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India Covid crisis: UAE residents reach out to social workers for help

Syed Ayaz Basha/Dubai
Filed on May 26, 2021
Reuters

Social workers maintained that many of the Indian expatriates’ elderly parents are having a tough time fending for themselves.


The UAE-based Indian expatriates, who have not been able to travel back home following the suspension of flights till June 14 owing to the second and lethal wave of the Covid-19 outbreak, are reaching out to social workers to help their aging and ailing loved ones.

Social workers maintained that many of the Indian expatriates’ elderly parents are having a tough time fending for themselves such as procuring essential items amid the Covid-19-induced lockdown restrictions.

“Many UAE residents are reaching out to us to provide for their loved ones back home because of lockdowns in southern Indian states such as Karnataka. There are many aged relatives of UAE expatriates who cannot move out of their homes. We help them to get medicines, cooking gas, groceries, etc,” said Hidayath Adoor, a social worker.

Social activists cited that many senior citizens are afraid to visit hospitals or even consult a doctor for any health-related issue because of the raging viral outbreak.

“We’ve been providing safe corridors for aged people to get admission in hospitals in many parts of Karnataka,” Hidayath added.

Many Indian residents also seek help to vaccinate their parents back home.

Girish Pant, a Dubai-based social worker, said, "I’ve received several messages and calls from expatriates in the UAE. Indian expatriates have requested for vaccinating their aged parents,”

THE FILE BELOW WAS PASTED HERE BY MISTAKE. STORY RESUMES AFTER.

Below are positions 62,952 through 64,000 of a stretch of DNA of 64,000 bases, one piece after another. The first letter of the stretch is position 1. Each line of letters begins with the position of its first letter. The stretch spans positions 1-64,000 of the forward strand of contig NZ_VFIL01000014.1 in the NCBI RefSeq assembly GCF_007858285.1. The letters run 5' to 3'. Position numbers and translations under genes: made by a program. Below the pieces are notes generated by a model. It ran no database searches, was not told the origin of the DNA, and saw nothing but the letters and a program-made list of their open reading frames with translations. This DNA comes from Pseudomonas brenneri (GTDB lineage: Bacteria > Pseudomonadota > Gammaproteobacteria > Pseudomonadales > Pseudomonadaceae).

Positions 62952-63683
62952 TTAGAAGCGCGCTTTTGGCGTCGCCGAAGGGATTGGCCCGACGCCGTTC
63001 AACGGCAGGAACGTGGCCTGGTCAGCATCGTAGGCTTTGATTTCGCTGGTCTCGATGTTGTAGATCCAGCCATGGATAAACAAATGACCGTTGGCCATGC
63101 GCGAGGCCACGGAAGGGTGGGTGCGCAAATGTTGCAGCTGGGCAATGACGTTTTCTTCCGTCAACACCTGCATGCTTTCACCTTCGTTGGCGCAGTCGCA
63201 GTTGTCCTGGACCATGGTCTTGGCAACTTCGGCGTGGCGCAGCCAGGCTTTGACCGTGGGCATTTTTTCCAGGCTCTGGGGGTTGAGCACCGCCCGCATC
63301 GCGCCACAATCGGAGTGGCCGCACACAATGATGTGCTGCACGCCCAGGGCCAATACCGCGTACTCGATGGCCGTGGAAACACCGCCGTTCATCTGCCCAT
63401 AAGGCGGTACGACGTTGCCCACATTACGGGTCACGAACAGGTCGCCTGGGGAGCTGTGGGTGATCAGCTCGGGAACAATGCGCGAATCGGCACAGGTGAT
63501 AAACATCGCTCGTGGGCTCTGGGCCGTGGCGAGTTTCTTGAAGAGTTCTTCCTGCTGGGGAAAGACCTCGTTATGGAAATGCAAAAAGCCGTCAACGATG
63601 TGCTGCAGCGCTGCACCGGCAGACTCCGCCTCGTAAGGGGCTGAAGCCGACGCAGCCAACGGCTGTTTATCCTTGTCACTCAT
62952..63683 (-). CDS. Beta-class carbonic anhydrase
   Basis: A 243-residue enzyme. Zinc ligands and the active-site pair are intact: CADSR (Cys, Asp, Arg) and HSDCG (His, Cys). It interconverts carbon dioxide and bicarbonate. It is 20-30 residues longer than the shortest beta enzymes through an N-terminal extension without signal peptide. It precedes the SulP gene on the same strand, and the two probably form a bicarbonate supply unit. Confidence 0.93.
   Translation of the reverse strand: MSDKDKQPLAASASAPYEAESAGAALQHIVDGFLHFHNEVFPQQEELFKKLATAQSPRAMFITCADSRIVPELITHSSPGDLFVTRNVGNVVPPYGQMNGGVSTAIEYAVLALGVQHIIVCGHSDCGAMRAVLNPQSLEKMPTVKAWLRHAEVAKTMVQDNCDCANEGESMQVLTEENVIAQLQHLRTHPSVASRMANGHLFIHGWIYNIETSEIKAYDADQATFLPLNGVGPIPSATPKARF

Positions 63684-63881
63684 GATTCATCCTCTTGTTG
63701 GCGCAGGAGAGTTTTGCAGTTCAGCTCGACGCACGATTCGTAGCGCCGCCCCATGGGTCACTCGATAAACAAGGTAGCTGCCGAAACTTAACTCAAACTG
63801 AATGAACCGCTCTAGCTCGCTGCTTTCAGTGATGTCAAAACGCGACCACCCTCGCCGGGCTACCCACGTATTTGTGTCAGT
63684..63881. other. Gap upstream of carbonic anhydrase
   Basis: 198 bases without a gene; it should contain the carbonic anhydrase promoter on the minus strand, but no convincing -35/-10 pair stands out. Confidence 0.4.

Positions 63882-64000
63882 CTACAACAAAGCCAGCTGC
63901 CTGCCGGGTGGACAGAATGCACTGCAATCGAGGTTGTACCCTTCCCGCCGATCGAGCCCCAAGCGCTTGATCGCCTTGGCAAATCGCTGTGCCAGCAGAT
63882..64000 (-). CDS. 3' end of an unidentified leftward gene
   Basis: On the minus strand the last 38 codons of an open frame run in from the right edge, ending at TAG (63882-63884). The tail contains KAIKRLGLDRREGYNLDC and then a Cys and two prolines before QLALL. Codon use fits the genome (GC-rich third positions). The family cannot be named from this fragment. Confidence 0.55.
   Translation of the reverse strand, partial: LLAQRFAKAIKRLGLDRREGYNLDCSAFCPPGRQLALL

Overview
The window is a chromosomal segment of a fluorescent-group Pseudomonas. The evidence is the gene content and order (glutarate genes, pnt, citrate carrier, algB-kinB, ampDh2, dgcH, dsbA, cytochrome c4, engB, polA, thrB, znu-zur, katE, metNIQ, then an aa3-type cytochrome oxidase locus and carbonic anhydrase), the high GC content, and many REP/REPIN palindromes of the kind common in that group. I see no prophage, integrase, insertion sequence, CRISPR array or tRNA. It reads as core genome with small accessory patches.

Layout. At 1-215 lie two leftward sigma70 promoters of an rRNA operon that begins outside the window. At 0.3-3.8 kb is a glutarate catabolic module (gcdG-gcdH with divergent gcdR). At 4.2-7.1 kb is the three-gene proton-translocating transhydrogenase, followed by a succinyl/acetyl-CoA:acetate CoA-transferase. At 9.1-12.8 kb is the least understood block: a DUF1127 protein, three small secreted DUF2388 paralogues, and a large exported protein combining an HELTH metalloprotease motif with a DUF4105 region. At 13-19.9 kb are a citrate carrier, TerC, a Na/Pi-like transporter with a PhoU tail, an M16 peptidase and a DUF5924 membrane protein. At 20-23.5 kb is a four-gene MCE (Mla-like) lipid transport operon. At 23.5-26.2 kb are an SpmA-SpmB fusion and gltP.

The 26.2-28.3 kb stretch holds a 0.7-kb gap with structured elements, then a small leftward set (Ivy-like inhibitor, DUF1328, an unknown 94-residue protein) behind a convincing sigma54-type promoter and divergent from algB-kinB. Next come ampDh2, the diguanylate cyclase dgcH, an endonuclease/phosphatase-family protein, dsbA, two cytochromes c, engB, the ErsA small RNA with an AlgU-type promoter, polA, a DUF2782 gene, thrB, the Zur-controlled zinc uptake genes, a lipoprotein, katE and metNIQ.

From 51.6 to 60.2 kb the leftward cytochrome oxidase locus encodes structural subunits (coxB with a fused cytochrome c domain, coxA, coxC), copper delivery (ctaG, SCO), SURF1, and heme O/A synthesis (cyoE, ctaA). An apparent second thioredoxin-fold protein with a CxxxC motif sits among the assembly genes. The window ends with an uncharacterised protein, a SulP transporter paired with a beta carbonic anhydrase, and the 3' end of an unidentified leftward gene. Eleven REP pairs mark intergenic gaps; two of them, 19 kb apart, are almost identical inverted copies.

Pulse oximeters have become a piece of necessary equipment for every home in India, said Praveen Kumar, medical committee member, the Consulate General of India, Dubai.

“We’ve been receiving many calls from expatriates to provide pulse oximeters back home as people are scared to even step out to hospitals,” he added.

Abdul Azeez had to fly back to his hometown to take care of his aging parents.

“I had no one to deliver groceries and daily essentials to my parents. Leaving behind my business in Dubai, I’m here in India to take care of them,” Azeez said.

Deepak Kumar from the north Indian hill state of Himachal Pradesh, who works as a sales representative in a private firm in Dubai, has relocated his family members to neighbouring Chandigarh, which is the biggest urban centre in the region, to cope with the daily necessities.

“I was expecting another lockdown to curb the spread of the contagion following a sudden surge in the Covid-19 cases in India. I shifted my family to Chandigarh, as it is easier for me to arrange for their daily needs through a few social workers in Dubai,” Kumar added.

ayaz@khaleejtimes.com





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